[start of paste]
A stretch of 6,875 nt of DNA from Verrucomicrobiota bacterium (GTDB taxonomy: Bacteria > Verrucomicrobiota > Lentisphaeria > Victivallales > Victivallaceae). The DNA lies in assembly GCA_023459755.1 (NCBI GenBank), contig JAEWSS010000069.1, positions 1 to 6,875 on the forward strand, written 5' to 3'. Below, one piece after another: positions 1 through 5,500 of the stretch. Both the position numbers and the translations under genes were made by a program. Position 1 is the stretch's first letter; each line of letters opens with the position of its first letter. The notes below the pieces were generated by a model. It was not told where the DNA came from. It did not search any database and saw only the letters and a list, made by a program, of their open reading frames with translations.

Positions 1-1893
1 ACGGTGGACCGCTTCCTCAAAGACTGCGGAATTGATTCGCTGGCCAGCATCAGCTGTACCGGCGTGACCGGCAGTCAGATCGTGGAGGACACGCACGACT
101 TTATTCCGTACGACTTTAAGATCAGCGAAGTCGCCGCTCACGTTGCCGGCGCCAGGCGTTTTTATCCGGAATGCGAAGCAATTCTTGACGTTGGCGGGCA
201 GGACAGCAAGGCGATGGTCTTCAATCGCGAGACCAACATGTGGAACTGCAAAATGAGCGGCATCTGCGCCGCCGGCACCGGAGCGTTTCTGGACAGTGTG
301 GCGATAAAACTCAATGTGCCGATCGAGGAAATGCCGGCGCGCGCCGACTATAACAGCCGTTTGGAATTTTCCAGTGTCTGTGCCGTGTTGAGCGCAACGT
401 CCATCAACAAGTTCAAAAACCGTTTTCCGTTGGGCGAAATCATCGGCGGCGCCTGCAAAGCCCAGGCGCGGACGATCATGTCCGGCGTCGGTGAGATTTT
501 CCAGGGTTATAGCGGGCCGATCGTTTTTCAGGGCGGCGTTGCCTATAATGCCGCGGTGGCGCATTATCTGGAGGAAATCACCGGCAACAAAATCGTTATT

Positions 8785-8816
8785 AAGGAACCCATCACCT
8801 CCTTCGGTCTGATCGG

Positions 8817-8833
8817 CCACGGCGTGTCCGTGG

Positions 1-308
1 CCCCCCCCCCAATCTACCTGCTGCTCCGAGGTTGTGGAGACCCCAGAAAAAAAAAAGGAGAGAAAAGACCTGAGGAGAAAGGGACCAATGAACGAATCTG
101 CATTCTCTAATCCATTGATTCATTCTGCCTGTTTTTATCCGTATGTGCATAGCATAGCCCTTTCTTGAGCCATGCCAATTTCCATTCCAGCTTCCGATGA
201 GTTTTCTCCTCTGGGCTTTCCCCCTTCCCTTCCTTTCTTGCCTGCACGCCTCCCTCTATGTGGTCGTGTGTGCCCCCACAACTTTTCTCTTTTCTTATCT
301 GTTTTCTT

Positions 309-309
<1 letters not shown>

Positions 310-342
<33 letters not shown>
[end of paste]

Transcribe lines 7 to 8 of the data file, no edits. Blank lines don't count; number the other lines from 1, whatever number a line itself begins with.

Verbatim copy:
401 CCATCAACAAGTTCAAAAACCGTTTTCCGTTGGGCGAAATCATCGGCGGCGCCTGCAAAGCCCAGGCGCGGACGATCATGTCCGGCGTCGGTGAGATTTT
501 CCAGGGTTATAGCGGGCCGATCGTTTTTCAGGGCGGCGTTGCCTATAATGCCGCGGTGGCGCATTATCTGGAGGAAATCACCGGCAACAAAATCGTTATT